Here are several more, H3 and Mamba (SSMs are state space models):

And, finally, Hawk:

Note that 1D convolutions also appear a way of establishing local connectivity in the time domain.

2.6. Data-dependent gating

Before 2017, when RNNs were still state-of-the-art in NLP, they used a complex gating mechanism to control memory flow. You can probably remember names such as LSTM and GRU. Recent RNN-based and state space models also use gating mechanisms.

It is interesting to note that MLP blocks are often gated as well. In RWKV, they even are recurrent.

Let’s check several examples of RNN gating:

RWKV used a very sophisticated gating in its recurrent block, that can be summarized in the following scheme:

I am getting flashbacks about LSTM just from looking at it…

Mamba makes the matrices B and C and the step size T in the state space model data-dependent.

If you want to see the formulas:

Note that T is always positive, which is logical, because it is the discretization step.

Let’s see what it means by examining the Euler approximation for the discretization:

When T → 0, this preserves the state and ignores the current input, while for larger T the current input gets more focus.

Modifying B and C to be selective also allows for additional control over whether to let the information about the input uₜ into the state xₜ and whether to let the state into the output yₜ.

By the way, if you look at the code of Mamba, you will find out that it does the following:

with elementwise multiplications.

The authors of Mamba also leveraged hardware (GPU) capabilities to make their architecture more efficient.

Hawk (a subspecies of Griffin) suggests a Linear RNN model with the following recurrent layer architecture. Note that here we also have ⊙ (elementwise multiplication) instead of matrix multiplication:

This mechanism, namely its

coefficients, allows for flexible control of how much info is retained from the history (xₜ) and how much is introduced from the new input uₜ. The authors claim that it is more convenient than Mamba’s (exp​(TA), TB).

2.7. Hybrid architectures

Some authors note that using a mixture of recurrent blocks and multihead attention blocks improves quality while not undermining efficiency too much. Among interesting examples of hybrid architectures are the following:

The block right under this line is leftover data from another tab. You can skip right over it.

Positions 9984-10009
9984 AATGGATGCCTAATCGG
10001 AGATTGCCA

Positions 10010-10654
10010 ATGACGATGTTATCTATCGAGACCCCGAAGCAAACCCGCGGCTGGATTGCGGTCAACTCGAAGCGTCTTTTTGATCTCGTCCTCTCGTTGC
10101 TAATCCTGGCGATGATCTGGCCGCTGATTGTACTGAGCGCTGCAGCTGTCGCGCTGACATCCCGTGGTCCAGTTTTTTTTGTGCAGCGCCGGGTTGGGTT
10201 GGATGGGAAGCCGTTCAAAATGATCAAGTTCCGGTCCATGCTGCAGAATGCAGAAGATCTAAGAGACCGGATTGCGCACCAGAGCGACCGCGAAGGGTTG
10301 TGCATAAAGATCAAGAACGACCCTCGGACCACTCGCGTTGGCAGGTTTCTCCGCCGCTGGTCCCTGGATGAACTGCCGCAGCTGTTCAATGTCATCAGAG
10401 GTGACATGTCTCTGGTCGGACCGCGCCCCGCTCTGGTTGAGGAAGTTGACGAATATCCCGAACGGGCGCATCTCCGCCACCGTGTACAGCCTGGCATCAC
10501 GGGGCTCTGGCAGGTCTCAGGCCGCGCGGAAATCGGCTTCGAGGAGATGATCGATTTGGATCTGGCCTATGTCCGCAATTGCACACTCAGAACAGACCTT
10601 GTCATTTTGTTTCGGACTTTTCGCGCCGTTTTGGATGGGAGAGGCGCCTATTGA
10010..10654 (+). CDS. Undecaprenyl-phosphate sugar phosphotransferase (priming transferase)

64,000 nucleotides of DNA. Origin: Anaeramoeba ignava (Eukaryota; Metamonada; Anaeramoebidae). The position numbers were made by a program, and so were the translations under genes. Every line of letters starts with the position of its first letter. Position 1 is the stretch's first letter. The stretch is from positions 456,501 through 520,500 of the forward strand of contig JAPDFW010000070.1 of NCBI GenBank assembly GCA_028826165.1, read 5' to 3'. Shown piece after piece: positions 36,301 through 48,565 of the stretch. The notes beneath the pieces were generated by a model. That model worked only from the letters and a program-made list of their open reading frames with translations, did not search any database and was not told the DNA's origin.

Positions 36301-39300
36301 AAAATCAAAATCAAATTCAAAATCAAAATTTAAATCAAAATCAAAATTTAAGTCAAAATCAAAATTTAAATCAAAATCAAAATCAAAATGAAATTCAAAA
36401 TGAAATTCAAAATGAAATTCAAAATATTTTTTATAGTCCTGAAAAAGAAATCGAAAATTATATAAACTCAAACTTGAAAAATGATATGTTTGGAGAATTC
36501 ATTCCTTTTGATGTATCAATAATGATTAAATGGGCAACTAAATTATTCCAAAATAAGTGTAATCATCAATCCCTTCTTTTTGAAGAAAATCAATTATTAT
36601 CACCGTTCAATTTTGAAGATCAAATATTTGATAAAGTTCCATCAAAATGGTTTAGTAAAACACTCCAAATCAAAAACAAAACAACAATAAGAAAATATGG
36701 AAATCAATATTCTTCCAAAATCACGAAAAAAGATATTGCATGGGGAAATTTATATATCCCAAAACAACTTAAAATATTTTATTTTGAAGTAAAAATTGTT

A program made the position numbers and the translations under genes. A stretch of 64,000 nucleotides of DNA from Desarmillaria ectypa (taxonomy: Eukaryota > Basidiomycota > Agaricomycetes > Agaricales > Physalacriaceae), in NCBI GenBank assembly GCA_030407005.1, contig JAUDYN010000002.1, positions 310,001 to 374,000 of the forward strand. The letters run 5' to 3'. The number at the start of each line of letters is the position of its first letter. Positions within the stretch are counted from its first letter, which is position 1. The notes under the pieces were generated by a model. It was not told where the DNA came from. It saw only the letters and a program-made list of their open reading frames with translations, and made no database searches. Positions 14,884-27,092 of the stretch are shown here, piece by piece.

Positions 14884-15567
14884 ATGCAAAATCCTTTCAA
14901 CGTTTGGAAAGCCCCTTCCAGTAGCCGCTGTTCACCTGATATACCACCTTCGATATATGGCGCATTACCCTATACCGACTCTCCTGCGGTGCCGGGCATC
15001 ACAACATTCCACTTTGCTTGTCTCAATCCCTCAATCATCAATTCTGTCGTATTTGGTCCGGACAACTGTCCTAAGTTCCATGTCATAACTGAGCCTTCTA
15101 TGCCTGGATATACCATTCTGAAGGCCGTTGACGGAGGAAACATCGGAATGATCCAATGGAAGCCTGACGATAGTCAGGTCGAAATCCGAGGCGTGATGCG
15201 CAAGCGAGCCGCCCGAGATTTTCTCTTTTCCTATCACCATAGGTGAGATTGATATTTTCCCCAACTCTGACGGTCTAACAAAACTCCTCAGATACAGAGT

• StripedHyena-Hessian-7B (SH 7B) is a hybrid of attention and state space models (more accurately, gated convolutions arranged in Hyena operators, but it is not very important right now).
  • Griffin is alternating between two Hawk (recurrent) blocks followed by one residual block with local multi-query attention.

2.8. Results and impact

As you remember, we started with the problem of the inefficiency of transformers for long contexts. Inefficiency can come in the form of low inference throughput. In this context, RNN-based models perform well. Look at the results reported by Mamba.

You can also check out the results by Griffin:

(b) Maximum throughput at 1B parameter scale.

As for the quality, I would say that we still lack a full picture, but there are promising things like this table from the Griffin paper:

Benchmarks are also had been shared on Striped Hyena blog:

I would also add that these new models really are better at extrapolation to longer sequences. See, for example, these plots from the Griffin paper:

In the beginning of 2024, there was much enthusiasm about Mamba leading to several more Mamba-themed papers appearing. An example of them is Vision Mamba whose authors created a Mamba-based model for working with images that scales well with growing resolution (it is “vim” on the plots).

We do not observe wide adoption of Linear RNN-based or state space models into production yet. Partially, I think, this is due to healthy human conservatism. But it may well change in the future.

3. Paper reference

Relaxation of attention and Linear RNNs (non-state space models)

State space models

I’ve initially prepared this material as part of the Practical Generative AI course by School of AI and Data Technologies. If you’re interested in studying LLMs and other generative models, their internal workings and applications, check out our program. In the meantime, I’ll continue publishing very technical articles on the Nebius AI blog, so stay tuned.

Stanislav Fedotov
AI evangelist at Nebius, AI program lead at AI DT School